GUY, HORNER, MANAGING DIRECTOR, TBA
How have brand experiences changed over the years?
A few years ago, brands and clients were thinking about the traditional marketing model, above-the-line campaigns, filtered through to live events and delivery. Now brands think about the big idea around their objectives and how to engage with consumers in a relevant way. There are so many ways to connect now. For brands it's about being clear on the choices and what they can deliver. Consumer immersion and interaction with a brand in an appropriate, relevant way can be very powerful.
MICHAEL BROWN, MANAGING DIRECTOR, PS LIVE
What is your approach to experiential marketing?
At PS LIVE we have used a multi-channel approach to extend the reach of experiential to live well beyond both the calendar dates and the geography of the live activity itself – we have sought to extend its footprint across all media. With this approach we aim to create a more effective, and measurable form of brand experience.
Working with some of our media agency partners we have sought to put experiential at the heart of a media plan in which a combination of bought and owned media is used, supported by social and PR to drive advance uptake, awareness and coverage around the live experience. This is in addition to, and not instead of, the usual principles of experiential; namely creating a quality two-way conversation between a brand and its customers. Increasingly we are interested in a swing away from experiential as a largely tactical medium to a strategic platform, and we have found that working with media agencies alongside the development of a trans-media plan has helped enormously in this aim, and increasingly more and more of our work is following this pattern.
This way of doing things ensures that a brand experience becomes a destination event experience, as opposed to something a consumer just happens upon at, for instance, a shopping mall, or a music festival for instance.
MICHAEL WYRLEY-BIRCH, CHIEF OPERATING OFFICER, TRO EMEA
What is the role of experiential within the marketing mix?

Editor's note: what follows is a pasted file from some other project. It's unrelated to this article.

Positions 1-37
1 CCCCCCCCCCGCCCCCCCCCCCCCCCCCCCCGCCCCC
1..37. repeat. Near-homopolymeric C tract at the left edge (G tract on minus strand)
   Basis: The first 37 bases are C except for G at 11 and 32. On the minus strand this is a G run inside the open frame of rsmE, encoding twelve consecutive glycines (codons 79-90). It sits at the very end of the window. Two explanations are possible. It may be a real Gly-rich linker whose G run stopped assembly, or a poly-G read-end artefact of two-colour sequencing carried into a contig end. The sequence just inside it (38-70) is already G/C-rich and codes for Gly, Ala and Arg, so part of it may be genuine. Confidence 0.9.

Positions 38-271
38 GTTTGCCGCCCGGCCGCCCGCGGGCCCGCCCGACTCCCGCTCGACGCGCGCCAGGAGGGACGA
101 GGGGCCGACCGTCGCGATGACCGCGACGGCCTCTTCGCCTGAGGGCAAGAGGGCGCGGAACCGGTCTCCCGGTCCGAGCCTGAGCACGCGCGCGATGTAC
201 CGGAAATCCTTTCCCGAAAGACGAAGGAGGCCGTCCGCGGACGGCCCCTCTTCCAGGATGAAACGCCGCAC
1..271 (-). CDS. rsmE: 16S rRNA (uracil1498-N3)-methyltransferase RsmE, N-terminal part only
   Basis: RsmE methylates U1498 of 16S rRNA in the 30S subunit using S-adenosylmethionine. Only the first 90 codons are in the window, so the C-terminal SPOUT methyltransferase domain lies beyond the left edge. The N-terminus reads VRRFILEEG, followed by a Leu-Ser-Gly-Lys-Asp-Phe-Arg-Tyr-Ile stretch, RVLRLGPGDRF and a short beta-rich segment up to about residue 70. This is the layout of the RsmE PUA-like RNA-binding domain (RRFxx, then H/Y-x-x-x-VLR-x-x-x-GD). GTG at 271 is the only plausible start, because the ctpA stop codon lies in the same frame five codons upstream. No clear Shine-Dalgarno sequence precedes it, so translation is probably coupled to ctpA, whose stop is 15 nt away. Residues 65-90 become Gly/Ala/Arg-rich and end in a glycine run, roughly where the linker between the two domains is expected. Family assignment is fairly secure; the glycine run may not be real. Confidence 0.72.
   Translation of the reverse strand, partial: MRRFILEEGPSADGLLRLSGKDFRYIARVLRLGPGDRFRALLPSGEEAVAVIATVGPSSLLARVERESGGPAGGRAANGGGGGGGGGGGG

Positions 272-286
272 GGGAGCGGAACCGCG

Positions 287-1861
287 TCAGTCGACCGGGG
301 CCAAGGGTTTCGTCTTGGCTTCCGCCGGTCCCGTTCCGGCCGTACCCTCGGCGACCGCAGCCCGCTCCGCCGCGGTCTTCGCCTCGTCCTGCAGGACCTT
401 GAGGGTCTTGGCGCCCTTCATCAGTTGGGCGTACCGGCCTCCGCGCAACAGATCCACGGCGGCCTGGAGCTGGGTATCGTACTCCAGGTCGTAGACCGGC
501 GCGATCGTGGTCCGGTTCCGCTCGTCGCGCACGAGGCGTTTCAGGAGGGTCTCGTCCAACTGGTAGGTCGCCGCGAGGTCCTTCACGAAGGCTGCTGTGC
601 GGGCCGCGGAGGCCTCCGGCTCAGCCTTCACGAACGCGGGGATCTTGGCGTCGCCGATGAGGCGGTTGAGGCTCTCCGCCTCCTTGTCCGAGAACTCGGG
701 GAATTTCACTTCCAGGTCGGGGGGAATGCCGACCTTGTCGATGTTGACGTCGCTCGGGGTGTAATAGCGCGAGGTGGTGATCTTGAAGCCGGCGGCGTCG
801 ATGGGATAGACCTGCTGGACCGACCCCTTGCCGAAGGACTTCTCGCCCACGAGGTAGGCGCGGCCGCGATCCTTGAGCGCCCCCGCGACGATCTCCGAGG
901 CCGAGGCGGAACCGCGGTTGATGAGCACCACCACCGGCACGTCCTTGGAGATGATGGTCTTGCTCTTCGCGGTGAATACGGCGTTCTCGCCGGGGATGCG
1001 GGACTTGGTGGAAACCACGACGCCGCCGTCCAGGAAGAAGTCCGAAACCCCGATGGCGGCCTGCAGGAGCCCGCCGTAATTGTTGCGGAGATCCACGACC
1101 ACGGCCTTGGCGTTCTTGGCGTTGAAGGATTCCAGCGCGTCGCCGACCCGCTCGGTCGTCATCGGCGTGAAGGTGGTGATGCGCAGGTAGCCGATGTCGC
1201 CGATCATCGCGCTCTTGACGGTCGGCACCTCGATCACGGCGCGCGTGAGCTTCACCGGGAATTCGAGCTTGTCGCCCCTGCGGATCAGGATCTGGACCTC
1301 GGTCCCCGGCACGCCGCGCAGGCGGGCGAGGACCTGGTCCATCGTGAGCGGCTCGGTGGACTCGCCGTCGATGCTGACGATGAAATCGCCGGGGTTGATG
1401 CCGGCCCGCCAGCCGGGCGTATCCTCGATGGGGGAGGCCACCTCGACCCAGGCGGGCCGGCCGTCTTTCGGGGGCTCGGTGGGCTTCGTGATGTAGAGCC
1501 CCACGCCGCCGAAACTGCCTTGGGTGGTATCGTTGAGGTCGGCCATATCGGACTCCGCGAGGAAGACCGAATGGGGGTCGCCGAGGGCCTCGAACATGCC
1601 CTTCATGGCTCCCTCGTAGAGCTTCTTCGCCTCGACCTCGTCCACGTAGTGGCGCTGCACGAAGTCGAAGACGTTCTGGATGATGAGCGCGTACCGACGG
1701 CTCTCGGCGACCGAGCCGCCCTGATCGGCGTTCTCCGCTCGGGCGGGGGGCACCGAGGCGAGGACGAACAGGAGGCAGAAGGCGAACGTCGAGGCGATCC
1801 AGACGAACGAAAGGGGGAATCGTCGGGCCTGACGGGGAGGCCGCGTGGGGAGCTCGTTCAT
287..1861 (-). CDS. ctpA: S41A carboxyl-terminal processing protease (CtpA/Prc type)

It's about creating authentic content. Getting consumers to talk about a brand will be far more authentic than the brand talking about itself. There are so many channels now, so we see the role of experiential as being to generate content, make people aware and educate them on a particular brand or product. Then they will actually feel empowered to go on and become an ambassador for that brand if they truly believe in it. Consumers are far more interested now in a brand's backstory.
NICK ADAMS, MANAGING DIRECTOR, SENSE LONDON
Why is experiential becoming a more useful marketing tool?
People are increasingly sophisticated with the experiences being created, in the sense of catering for secondary audiences. That doesn't include consumers who might not stop and take part in an experience, but those who walk past or see it or are in the same environment when the experience takes place. They might not get the full engagement and benefit from that, but they will take an awful lot out from just the opportunity to have seen the activity. Experiences should be portable.
SHARON RICHEY, CHIEF EXECUTIVE, BECAUSE
What are the benefits of using technology in experiential marketing?
It's a great tool to enhance the experience, and consumers are a lot more comfortable with it. Many experiences have a technology element because often one objective is to increase dwell-time on a stand. The longer the consumer is having a deeper engagement, the more likely they are to absorb key messages and share them - technology enhances that experience. It makes things more interactive, more participative, more fun and more engaging.